A truncated week in India witnessed panic selling triggered by a flurry of negative news, turning market sentiment cautious. The Nifty fell 1.3 percent during the week where mid-cap and small-cap indexes continued to outperform their larger peers.
Markets turned jittery after a report on Thursday said a special investigation team has asked for details of investments through Participatory Notes (P-notes), raising concerns that investments through the medium may slow down. According to SEBI data, foreign portfolio investors have invested 2.16 trillion rupees in Indian securities through P-notes as on August 2016. Of this, investments in equities stood at 1.32 trillion rupees. Disappointing IIP data for August added to the negativity.
Geopolitical tensions rose after the U.S. military launched cruise missile strikes on areas in Yemen controlled by Houthi forces in retaliation for failed missile attacks on a U.S. Navy destroyer. On the same day, China reported weak trade data for September as its exports sank 10 percent to $184.5 billion, while imports fell 1.9 percent to $142.5 billion. Benchmark indexes fell that day with weakness prominent in the bond market. Despite FII selling in Indian equity markets, the rupee showed high resilience against the dollar.
The information technology pack remained in focus as Q2 FY17 earnings of sector majors Infosys and TCS unnerved investors because of the likely challenges that could restrain earnings growth. Hindustan Unilever corrected after its parent Unilever Plc warned that sales in India in July-September may be hit due to higher input costs.
In a push on infrastructure, reports said the government may seek parliamentary approval to spend about $7.5 billion more on roads, railways and other public programme over the next five months. This means the government has already exhausted around 73.7 percent of the annual fiscal deficit budget targets in the first four months of the fiscal year. Going by the current scenario, the government’s fiscal deficit target will be hard to maintain.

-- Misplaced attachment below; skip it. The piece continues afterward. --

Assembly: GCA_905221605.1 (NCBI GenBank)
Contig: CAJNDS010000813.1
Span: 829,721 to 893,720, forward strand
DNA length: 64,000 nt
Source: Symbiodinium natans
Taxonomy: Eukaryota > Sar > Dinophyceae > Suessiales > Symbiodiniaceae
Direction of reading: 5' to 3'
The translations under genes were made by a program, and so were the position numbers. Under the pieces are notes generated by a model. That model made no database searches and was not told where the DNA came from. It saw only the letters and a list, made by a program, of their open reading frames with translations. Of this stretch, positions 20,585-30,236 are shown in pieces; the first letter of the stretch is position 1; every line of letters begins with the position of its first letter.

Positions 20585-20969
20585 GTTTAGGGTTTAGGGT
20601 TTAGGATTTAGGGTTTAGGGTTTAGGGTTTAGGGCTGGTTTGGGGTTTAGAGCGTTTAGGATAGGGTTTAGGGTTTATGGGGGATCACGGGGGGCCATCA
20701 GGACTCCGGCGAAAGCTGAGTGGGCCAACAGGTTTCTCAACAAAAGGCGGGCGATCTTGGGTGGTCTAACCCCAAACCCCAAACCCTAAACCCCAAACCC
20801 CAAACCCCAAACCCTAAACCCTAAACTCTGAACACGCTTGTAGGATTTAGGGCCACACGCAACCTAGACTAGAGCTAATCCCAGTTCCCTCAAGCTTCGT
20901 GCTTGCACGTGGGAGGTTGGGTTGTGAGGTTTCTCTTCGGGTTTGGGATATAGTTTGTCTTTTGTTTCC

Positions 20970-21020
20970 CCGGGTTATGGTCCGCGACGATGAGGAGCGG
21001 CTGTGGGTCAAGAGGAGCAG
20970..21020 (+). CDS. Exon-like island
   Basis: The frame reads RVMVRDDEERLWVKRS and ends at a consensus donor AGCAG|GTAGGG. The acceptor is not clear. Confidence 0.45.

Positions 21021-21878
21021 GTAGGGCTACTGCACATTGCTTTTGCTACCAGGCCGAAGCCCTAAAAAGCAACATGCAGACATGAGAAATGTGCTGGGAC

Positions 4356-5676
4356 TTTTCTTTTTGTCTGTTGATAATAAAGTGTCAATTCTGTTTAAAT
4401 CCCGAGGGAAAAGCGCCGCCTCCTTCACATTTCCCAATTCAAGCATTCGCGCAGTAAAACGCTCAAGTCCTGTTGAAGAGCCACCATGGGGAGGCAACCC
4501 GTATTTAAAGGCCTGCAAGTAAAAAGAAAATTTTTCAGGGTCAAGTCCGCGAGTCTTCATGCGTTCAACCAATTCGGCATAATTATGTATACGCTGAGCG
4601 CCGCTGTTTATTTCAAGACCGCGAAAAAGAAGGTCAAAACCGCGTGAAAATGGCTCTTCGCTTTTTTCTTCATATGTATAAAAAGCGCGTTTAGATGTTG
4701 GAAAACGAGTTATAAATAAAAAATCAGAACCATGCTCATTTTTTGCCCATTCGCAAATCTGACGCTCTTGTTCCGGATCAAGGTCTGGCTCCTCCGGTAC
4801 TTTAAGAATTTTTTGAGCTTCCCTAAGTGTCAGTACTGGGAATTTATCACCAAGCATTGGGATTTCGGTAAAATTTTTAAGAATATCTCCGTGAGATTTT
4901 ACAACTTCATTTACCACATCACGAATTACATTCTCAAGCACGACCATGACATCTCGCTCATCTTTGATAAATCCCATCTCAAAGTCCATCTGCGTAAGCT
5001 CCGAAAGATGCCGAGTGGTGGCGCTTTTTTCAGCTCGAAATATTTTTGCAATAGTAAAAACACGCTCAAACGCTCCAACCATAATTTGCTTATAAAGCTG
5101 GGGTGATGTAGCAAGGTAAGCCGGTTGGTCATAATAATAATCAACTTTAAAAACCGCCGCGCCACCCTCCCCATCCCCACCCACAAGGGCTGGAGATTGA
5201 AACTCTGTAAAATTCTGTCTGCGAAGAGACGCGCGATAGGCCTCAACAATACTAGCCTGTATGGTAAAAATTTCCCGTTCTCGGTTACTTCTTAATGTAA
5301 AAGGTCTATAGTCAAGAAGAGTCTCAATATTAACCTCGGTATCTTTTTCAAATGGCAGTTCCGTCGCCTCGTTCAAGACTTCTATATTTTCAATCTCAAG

On the economic data front, IIP declined 0.7 percent in August compared with a revised 2.5 percent decline in July. The silver lining was CPI inflation dipping to a 13-month low of 4.31 percent in September as against 5.05 percent in August. WPI stood at 3.57 percent compared to 3.74 percent in August, raising hopes of further monetary easing by the RBI.
China PPI for September grew by 0.1 percent (vs expectations of -0.3 percent), the first positive reading in almost 5 years. Minutes from September’s FOMC meeting showed that the U.S. Fed still has some concerns about job growth and inflation. However, it could be getting much closer to raising rates, especially with several key Fed members stating that further delays in raising rates could be risky and potentially push the U.S. economy into recession.
In the coming week, Indian markets are seen consolidating with investors remaining cautious as corporate results for September quarter are released. Index majors Reliance Industries, YES Bank, HCL Technologies, Wipro and UltraTech Cement will report their earnings, as will ACC, Hindustan Zinc and Cairn India.
Investors will also take note of trade data released on Friday. Exports rose 4.6 percent to $22.88 billion in September, only the second increase in nearly two years. This suggests international demand for Indian goods may be rising. Imports declined 2.5 percent to $31.22 billion, helping narrow the trade deficit to $8.34 billion from $10.17 billion a year earlier.
On the global front, the United States’ Industrial Production data for September will be declared on Monday. On Wednesday, China will report Q3 GDP data (its economy advanced an annual 6.7 percent in the second quarter). On Thursday, ECB will hold its long awaited October policy meeting to review interest rates and stimulus programmes.
Meanwhile, the third and last U.S. presidential debate between Democrat Hillary Clinton and Republican Donald Trump will take place at the University of Nevada in Las Vegas on Wednesday. Global markets will witness volatility in the run-up to Election Day on November 8.
Coming back to domestic markets, sentiment will be dictated by multiple factors like the upcoming U.S. presidential election, the U.S. Fed’s rate direction, Brexit, the Syrian conflict and tension between India and Pakistan.
The Nifty has managed to close above the major support level of 8,550, but it is now at a critical juncture. Any setback for markets globally or back home could push the index to 8,200-8,250 levels in a short span of time. Unless we see a consolidation at current levels or a correction, it would be prudent to stay on the sidelines.
Ambareesh Baliga has about 25 years of experience in the stock market and has worked with Karvy and Kotak groups in the past. He is a regular market commentator on various business channels. He is a commerce graduate from Calcutta University and a qualified cost accountant.